Trio makes run at Senate, not just incumbent Crapo
BOISE – The opposition may not be particularly active or well-funded, but Idaho’s senior U.S. senator, Mike Crapo, isn’t going unopposed for re-election this year as he did six years ago.
The Harvard-educated Republican lawyer and former state senator made history by drawing only a token write-in opponent when he sought his second term in the U.S. Senate, but this time, he faces both a GOP challenger in the May 25 primary and two Democrats who are vying for a shot at challenging him in the November general election.
One of the two Democrats is a Brooklyn, N.Y. lawyer who’s never been to Idaho; William Bryk said he just didn’t want to see a U.S. senator go unopposed. But now Bryk is being challenged in the primary by former Coeur d’Alene restaurant owner P. Tom Sullivan, who now lives in Tetonia in eastern Idaho and operates a credit-card processing business.
Bryk can run for the seat as long as he’s a resident of Idaho on the date of the general election – even if he’s never been to the state before that.
Sullivan and wife Kelly, an artist, owned the popular Tubs Cafe along the Centennial Trail in Coeur d’Alene in the late 1990s, when it became a gathering spot and live concert venue. But after a failed sale and a bankruptcy, Sullivan found more success with his credit-card processing business, now based in Driggs, the mountain town on the eastern Idaho border with Wyoming at the foot of Grand Targhee Ski Resort.
Sullivan, 42, said he has no formal education beyond a high school equivalency degree but, in addition to his financial business, now also is a partner in a Teton Valley newspaper and owner of a commercial industrial park in Driggs. He said, “I am running to give the people of Idaho a credible alternative to the status quo,” and wants to “make the federal government responsible and accountable.” It’s his first run for elective office.
Crapo’s Republican challenger is Claude “Skip” Davis III, a real estate broker from Weiser who says he opposes the idea of “career politicians” and pledges if elected to serve only one term in the Senate. Davis also favors term limits, sweeping campaign finance reforms to divide campaign contributions equally among all candidates, and state control on health care reform.
“I want Idahoans to have a choice in 2010,” Davis said. “As a Republican candidate I will afford you that choice.”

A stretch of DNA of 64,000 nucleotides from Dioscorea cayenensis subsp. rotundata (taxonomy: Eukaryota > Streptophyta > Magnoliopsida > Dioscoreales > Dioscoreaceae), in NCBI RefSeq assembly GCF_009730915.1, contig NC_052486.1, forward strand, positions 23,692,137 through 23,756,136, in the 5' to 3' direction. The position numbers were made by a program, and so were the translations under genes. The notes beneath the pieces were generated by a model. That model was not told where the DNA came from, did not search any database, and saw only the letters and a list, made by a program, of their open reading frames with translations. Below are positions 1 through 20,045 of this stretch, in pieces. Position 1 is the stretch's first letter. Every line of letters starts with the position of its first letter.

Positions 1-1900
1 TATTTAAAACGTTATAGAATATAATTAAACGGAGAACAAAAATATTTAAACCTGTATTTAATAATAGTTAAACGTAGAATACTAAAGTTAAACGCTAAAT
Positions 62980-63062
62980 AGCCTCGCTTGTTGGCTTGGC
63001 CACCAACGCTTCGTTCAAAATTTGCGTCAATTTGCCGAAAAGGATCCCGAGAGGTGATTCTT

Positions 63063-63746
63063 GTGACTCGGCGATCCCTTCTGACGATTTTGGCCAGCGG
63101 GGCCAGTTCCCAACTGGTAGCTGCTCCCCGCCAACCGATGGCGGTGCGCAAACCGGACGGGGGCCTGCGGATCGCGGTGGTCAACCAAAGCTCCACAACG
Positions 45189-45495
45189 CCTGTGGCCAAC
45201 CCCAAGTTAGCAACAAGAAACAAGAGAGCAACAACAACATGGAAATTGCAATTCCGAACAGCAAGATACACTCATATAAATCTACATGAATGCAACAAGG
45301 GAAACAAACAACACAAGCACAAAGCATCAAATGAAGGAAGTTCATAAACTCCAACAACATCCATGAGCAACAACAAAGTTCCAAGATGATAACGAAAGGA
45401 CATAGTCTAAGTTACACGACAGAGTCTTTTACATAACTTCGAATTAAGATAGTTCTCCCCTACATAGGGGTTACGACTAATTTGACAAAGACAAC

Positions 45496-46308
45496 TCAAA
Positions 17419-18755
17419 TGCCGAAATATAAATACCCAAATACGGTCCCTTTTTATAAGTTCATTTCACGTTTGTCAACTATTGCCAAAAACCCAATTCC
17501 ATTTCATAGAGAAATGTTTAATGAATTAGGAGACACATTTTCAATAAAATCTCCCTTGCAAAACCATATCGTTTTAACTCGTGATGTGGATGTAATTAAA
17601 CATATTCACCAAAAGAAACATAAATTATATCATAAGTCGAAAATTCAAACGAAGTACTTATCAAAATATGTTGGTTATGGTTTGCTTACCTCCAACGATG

Crapo declined to debate Davis in a live statewide debate on Idaho Public Television, saying Davis hasn’t been actively campaigning for the post. But Crapo campaign manager Jake Ball said the incumbent likely will debate before the fall general election.
“Mike approaches every single campaign exactly the same – he asks Idaho voters for their support and he works as hard as he can, no matter who the opponent is or no matter what the perceived political situation might be,” Ball said.
Federal campaign finance records show Crapo raised more than $2 million for his re-election campaign between Jan. 1, 2009 and March 31, 2010, and had $2.8 million on hand at the end of March. By contrast, the records show Bryk, Sullivan and Davis all had reported no campaign fundraising by that date.
Timber sales an issue
Every statewide elected office is up for a vote this year, but other than the governor’s race – which features two Democrats, six Republicans, two independents and a Libertarian – only the races for lieutenant governor and controller are contested in the primary. For lieutenant governor, appointed Lt. Gov. Brad Little faces two little-known challengers in the GOP primary as he seeks a full term. For controller, state Controller Donna Jones faces Todd Hatfield of McCall in the GOP primary as she seeks a second four-year term.
Hatfield is the owner of Hatfield Log Homes in McCall, a former Valley County planning and zoning commission chairman and supports offering smaller timber sales on state endowment lands to permit smaller firms to bid on them.
Jones is the first woman to serve as Idaho state controller, a former six-term state representative from Payette who chaired the House Revenue and Taxation Committee and former executive director of the Idaho Real Estate commission.
The state controller’s duties include managing the state’s payroll and accounting systems and central computer service center, and serving on the state Land Board, which manages state endowment lands.
The winner of the GOP primary for state controller will face Democrat Bruce Robinett in November.
Little seeks full term
In the lieutenant governor’s race, the winner of the GOP primary will face Democrat Eldon Wallace of Boise and Constitution Party candidate Paul Venable of Parma in November.
Little, 56, who was appointed lieutenant governor by Gov. Butch Otter in January 2009 when then-Lt. Gov. Jim Risch was elected to the U.S. Senate, is a rancher and former four-term state senator from Emmett. He says his priority is to promote statewide economic expansion, along with personal responsibility and accountability.
His opponents are Joshua Blessinger, 31, a U.S. Marines veteran and former Coeur d’Alene resident who attends Boise State University and says he was persuaded to run by GOP gubernatorial candidate and amateur comedian Ron “Pete” Peterson; and Steven Dana Pankey, 58, a real estate investor from Shoshone and former Constitution Party candidate for Lincoln County sheriff who said he would have run for governor but he supported Gov. Butch Otter’s legal challenge to federal health care reform, so chose to run for lieutenant governor instead.